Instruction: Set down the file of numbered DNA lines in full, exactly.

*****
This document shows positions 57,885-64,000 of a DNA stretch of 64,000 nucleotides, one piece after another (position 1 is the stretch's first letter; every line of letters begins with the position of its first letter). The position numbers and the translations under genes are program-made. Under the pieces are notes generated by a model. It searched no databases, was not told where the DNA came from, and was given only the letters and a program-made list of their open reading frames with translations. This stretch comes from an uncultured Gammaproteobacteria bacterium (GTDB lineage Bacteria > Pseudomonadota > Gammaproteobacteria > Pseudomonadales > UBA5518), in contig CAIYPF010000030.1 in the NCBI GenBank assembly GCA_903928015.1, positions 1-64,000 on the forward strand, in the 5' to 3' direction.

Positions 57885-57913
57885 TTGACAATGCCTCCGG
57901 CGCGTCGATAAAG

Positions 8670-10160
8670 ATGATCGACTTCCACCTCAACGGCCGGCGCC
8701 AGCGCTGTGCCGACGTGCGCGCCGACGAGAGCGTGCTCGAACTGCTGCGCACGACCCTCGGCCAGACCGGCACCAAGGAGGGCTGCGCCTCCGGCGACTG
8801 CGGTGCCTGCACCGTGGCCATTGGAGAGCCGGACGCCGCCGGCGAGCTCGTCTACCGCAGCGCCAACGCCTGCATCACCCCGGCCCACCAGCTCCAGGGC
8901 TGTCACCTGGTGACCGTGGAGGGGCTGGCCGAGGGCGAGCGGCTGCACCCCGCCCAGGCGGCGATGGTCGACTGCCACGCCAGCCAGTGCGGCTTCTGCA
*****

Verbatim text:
This document shows positions 57,885-64,000 of a DNA stretch of 64,000 nucleotides, one piece after another (position 1 is the stretch's first letter; every line of letters begins with the position of its first letter). The position numbers and the translations under genes are program-made. Under the pieces are notes generated by a model. It searched no databases, was not told where the DNA came from, and was given only the letters and a program-made list of their open reading frames with translations. This stretch comes from an uncultured Gammaproteobacteria bacterium (GTDB lineage Bacteria > Pseudomonadota > Gammaproteobacteria > Pseudomonadales > UBA5518), in contig CAIYPF010000030.1 in the NCBI GenBank assembly GCA_903928015.1, positions 1-64,000 on the forward strand, in the 5' to 3' direction.

Positions 57885-57913
57885 TTGACAATGCCTCCGG
57901 CGCGTCGATAAAG

Positions 8670-10160
8670 ATGATCGACTTCCACCTCAACGGCCGGCGCC
8701 AGCGCTGTGCCGACGTGCGCGCCGACGAGAGCGTGCTCGAACTGCTGCGCACGACCCTCGGCCAGACCGGCACCAAGGAGGGCTGCGCCTCCGGCGACTG
8801 CGGTGCCTGCACCGTGGCCATTGGAGAGCCGGACGCCGCCGGCGAGCTCGTCTACCGCAGCGCCAACGCCTGCATCACCCCGGCCCACCAGCTCCAGGGC
8901 TGTCACCTGGTGACCGTGGAGGGGCTGGCCGAGGGCGAGCGGCTGCACCCCGCCCAGGCGGCGATGGTCGACTGCCACGCCAGCCAGTGCGGCTTCTGCA